Mar 6, 2018
At a time when movements like #MeToo and Time’s Up have propelled gender equality in the workplace to the forefront of the national conversation, companies’ efforts to empower women are more important than ever before. And thankfully, it seems they’re more prevalent too.
The annual Top Companies list produced by the National Association for Female Executives (NAFE) this year highlights a record number of employers. A division of Working Mother Media, NAFE expanded the 2018 rankings from 60 to 70 in response to an influx of submissions.
“There were more companies that deserved to be on the podium,” says Subha Barry, senior vice president and managing director of WMM. “These companies really believe that being ambitious, public about goals and transparent about how they’re reaching them is good for everyone.”
To determine the list, NAFE reviews applications from companies with at least two women on their boards of directors and a minimum of 1,000 U.S. employees. Applicants are asked more than 200 questions on female representation at all levels within their organizations, as well as programs and policies that foster the advancement of women.
So, why the uptick in interest? “Having women in senior, visible positions of authority—whether as a CEO, the direct report to a CEO or a board member—sends a powerful message, both within the organization and outside,” says Barry. “These companies are not willing to take their foot off the pedal.”
Among the top companies is Chico’s FAS, a retailer known for women’s apparel brands White House Black Market, Soma and its namesake Chico’s. Under the leadership of CEO Shelley Broader, the company debuted in NAFE’s top 10. Recognized as a 2020 Women on Boards Winning Company six years running, women make up 96% of Chico’s FAS’s workforce and 91% of executive leadership. Such representation at every level of the organization is vital to progress, says Barry. “I’m a big believer that if you can see it, you can be it. … If women are 50% of the population, they should be 50% of the workforce at every level.”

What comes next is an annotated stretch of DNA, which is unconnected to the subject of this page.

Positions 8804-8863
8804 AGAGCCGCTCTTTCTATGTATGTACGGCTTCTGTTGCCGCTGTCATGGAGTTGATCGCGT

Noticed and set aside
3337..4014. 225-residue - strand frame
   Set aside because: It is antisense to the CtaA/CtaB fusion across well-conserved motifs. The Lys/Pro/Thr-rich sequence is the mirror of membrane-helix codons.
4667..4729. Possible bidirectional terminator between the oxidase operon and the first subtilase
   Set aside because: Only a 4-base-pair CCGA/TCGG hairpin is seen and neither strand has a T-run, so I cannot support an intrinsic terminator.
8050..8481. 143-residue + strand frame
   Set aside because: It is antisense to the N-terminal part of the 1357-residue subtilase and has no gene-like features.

Chico’s FAS is in good company. L’Oréal USA’s 47% female board of directors helped boost the beauty brand into the top ranks alongside Deloitte, where a focus on leadership development for female employees is paying off: In 2016, 42% of all management promotions were awarded to women. IBM’s longstanding culture of inclusion fostered through career advancement programs has earned the tech giant a spot on NAFE’s list each year since its inception.
“Consistency of senior leadership, engagement and commitment is key,” says Barry. “When you have generational CEO commitment, that’s when you see great progress.”
The companies that make up NAFE’s ranks are evidence of a changing work environment: Women sit at the helm of 14% of the top companies, and 69% of the CEOs have made managers’ compensation commensurate with the progress of women workers. Ten of the organization’s C-suites and five of the boards are at least 50% female, and promotions for women at all levels grew from 44% in 2017 to 46% this year.
While this progress cannot be ignored, neither can the need to make more headway. Just 36% of women were among the top 10% earners in 2018, down from 41% in 2017. Similarly, the percentage of female executives leading divisions worth more than $1 billion dropped from 27% to 21%. This drop-off, Barry notes, can be attributed to the increase in companies represented on the list, as well as economic shifts. After all, if business declines, so will the billion-dollar opportunities.
One way Barry believes companies can help women get ahead is through sponsorship—a more active form of mentoring, in which senior colleagues advocate for an employee’s professional success. The concept isn’t new, but the idea of a formalized sponsorship programs is catching on, with 66% of NAFE’s Top Companies offering it.
Nevertheless, there’s still room for improvement, and Barry is confident that CEOs are committed for the long-haul. “I think because of social pressure, we are actually going to see an improvement in the numbers,” she says. “I don’t think we have any right to rest until we get to parity.”